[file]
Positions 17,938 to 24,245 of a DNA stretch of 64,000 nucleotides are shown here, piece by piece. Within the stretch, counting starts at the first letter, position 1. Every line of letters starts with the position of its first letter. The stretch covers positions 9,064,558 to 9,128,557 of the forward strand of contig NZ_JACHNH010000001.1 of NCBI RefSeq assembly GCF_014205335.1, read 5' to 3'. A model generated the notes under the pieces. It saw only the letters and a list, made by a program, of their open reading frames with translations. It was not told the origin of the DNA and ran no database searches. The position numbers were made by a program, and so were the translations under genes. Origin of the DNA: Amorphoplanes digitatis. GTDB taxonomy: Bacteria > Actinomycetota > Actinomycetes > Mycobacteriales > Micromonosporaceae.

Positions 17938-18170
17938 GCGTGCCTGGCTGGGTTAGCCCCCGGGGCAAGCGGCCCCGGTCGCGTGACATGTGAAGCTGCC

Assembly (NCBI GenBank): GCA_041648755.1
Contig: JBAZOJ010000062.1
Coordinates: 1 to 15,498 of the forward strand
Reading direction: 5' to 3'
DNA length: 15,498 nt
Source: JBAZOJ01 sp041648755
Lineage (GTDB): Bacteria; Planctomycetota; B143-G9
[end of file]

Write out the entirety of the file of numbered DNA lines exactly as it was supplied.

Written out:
Positions 17,938 to 24,245 of a DNA stretch of 64,000 nucleotides are shown here, piece by piece. Within the stretch, counting starts at the first letter, position 1. Every line of letters starts with the position of its first letter. The stretch covers positions 9,064,558 to 9,128,557 of the forward strand of contig NZ_JACHNH010000001.1 of NCBI RefSeq assembly GCF_014205335.1, read 5' to 3'. A model generated the notes under the pieces. It saw only the letters and a list, made by a program, of their open reading frames with translations. It was not told the origin of the DNA and ran no database searches. The position numbers were made by a program, and so were the translations under genes. Origin of the DNA: Amorphoplanes digitatis. GTDB taxonomy: Bacteria > Actinomycetota > Actinomycetes > Mycobacteriales > Micromonosporaceae.

Positions 17938-18170
17938 GCGTGCCTGGCTGGGTTAGCCCCCGGGGCAAGCGGCCCCGGTCGCGTGACATGTGAAGCTGCC

Assembly (NCBI GenBank): GCA_041648755.1
Contig: JBAZOJ010000062.1
Coordinates: 1 to 15,498 of the forward strand
Reading direction: 5' to 3'
DNA length: 15,498 nt
Source: JBAZOJ01 sp041648755
Lineage (GTDB): Bacteria; Planctomycetota; B143-G9